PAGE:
Al-Qaeda is operating in the Gaza Strip and previously attempted to assassinate Palestinian Authority President Mahmoud Abbas and other top leaders from Abbas' Fatah party, according to Palestinian security officials.
The officials, associated with Fatah, told WND assassination attempts against Abbas – including explosives planted in January along the route of his motorcade and reportedly intended for detonation while he was on its way to a meeting in Gaza and explosives found buried near his Gaza residence – were attributed to al-Qaeda cells in the Gaza Strip and to groups in Gaza working on behalf of the global jihad organization.
The Palestinian security officials said attempted assassinations of other top Fatah officials also were blamed on al-Qaeda, including the planting of explosives in a network of tunnels in Gaza in January that officials said were meant to kill Fatah's Gaza strongman Mahmoud Dahlan. At the time the explosives were discovered, Fatah blamed rival Hamas for the attempted bombings.
The security officials told said Abbas' Force 17 presidential guard units were in the process of undergoing advanced training to deal with the al-Qaeda threats.
They noted the increased activity of groups in the Gaza Strip claiming to work on behalf on al-Qaeda, pointing to recent attacks in Gaza against secular music stores, Internet cafes and a pool hall in which groups that state they work for al-Qaeda have claimed responsibility.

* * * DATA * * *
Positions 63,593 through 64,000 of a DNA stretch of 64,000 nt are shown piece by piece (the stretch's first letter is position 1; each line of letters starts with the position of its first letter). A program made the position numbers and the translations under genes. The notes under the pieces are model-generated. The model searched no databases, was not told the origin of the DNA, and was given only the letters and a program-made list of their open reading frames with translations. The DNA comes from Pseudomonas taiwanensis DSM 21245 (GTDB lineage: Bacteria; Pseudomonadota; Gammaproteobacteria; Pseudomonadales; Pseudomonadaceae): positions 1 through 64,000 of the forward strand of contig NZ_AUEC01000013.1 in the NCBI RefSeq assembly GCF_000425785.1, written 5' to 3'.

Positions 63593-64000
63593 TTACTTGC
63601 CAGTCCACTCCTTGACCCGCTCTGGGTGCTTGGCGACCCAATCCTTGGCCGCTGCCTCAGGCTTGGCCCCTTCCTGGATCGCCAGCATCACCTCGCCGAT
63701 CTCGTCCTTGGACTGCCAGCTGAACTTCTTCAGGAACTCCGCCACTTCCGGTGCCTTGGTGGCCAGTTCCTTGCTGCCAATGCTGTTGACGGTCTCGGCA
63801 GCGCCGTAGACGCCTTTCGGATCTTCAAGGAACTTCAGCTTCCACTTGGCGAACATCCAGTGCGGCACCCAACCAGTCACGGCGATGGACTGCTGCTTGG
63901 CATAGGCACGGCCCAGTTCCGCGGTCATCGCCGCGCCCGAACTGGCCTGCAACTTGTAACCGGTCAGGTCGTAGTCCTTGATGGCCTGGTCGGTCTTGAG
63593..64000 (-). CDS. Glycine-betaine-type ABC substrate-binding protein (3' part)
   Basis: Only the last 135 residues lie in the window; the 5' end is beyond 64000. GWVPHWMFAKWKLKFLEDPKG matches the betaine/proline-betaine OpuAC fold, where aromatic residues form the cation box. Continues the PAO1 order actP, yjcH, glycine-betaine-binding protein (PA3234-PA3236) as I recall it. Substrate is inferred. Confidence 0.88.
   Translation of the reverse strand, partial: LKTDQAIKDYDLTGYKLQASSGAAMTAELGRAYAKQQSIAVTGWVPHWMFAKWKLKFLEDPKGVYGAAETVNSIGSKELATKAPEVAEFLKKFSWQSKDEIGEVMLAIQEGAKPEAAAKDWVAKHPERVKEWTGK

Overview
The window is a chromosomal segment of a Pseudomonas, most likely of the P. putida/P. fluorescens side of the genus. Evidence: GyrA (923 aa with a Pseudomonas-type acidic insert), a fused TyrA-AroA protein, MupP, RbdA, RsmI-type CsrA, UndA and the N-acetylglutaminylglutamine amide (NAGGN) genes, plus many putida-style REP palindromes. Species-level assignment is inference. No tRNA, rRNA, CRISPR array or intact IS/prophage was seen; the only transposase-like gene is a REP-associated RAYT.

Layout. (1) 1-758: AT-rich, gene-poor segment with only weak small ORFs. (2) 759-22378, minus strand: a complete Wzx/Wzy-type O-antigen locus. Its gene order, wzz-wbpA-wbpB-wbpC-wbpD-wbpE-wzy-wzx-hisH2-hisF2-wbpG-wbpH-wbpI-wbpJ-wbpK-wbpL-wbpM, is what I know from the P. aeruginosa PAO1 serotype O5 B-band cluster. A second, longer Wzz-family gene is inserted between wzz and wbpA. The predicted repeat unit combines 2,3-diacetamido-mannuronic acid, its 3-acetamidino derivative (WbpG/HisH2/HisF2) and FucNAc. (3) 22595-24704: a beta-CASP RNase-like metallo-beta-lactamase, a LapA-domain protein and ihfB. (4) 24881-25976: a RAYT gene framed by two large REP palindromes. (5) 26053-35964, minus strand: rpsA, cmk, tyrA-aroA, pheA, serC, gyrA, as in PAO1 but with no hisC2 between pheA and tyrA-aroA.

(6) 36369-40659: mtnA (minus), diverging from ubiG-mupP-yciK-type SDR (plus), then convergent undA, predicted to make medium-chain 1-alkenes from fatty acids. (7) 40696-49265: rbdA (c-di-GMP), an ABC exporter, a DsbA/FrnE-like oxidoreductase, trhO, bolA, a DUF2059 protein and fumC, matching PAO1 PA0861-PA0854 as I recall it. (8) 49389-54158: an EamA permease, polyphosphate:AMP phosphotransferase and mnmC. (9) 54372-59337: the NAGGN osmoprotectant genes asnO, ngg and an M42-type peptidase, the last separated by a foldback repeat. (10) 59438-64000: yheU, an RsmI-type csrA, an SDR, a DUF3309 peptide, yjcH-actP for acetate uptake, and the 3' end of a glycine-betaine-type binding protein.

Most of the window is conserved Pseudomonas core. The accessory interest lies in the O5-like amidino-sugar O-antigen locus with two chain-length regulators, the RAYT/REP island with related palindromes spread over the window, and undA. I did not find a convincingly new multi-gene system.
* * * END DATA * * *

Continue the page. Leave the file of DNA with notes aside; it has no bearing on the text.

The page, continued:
In October, a video of a masked terrorist claiming to represent "al-Qaeda in Palestine" was posted on the Internet threatening attacks against "those who blaspheme Islam, including "secular" Fatah officials. Statements made in the video also took credit for the assassination two weeks prior of Jad Tayeh, director of foreign relations for Fatah's General Security Services.
Al-Qaeda and Hamas: Ideological partners?
Last May, the al-Quds Islamic Army, a group claiming to work on behalf of al-Qaeda, distributed pamphlets in Gaza announcing it had set up shop in the Palestinian territories and would target Americans and "Zionists."
Also in May, Egypt announced terrorists who carried out a deadly triple-bomb attack in April in the Sinai resort town of Dahab trained for the operation in the Gaza Strip with local Palestinians. They said Gaza-based terrorists helped finance the attack, which was widely blamed on al-Qaeda.
In April, a new purported group, the Army of Islam, which claims to speak for al-Qaeda, announced an al-Qaeda leader as important as Osama bin Laden would soon reveal himself in the West Bank and Gaza and orchestrate local and global jihad from the areas.
In March 2006, Abbas became the first Palestinian leader to admit al-Qaeda infiltrated Gaza after Israel's withdrawal from the territory in the summer of 2005.
"We have indications about a presence of al-Qaeda in Gaza and the (West) Bank. This is intelligence information. We have not yet reached the point of arrests," Abbas said, after months of denying the global jihad group was able to infiltrate Palestinian territory.
Reuven Erlich, director of the Intelligence and Terrorism Information Center at Israel's Center for Special Studies, stressed the common ideological links between al-Qaeda and Hamas, which heads the PA government in a unity deal with Fatah.
The link, Erlich said, can be emphasized through Palestinian cleric Abdullah Azzam, who was al-Qaeda's ideologue and, until his death, Osama bin Laden's spiritual mentor.
"We found Azzam's picture on Hamas posters from Gaza and a lot of Hamas material," Erlich told WND. "Azzam's portrait in materials reveal that he is perceived by Hamas as one of the four 'outstanding figures' of the Islamic 'struggle' in Palestine and around the world."
Reprinted with permission of WorldNetDaily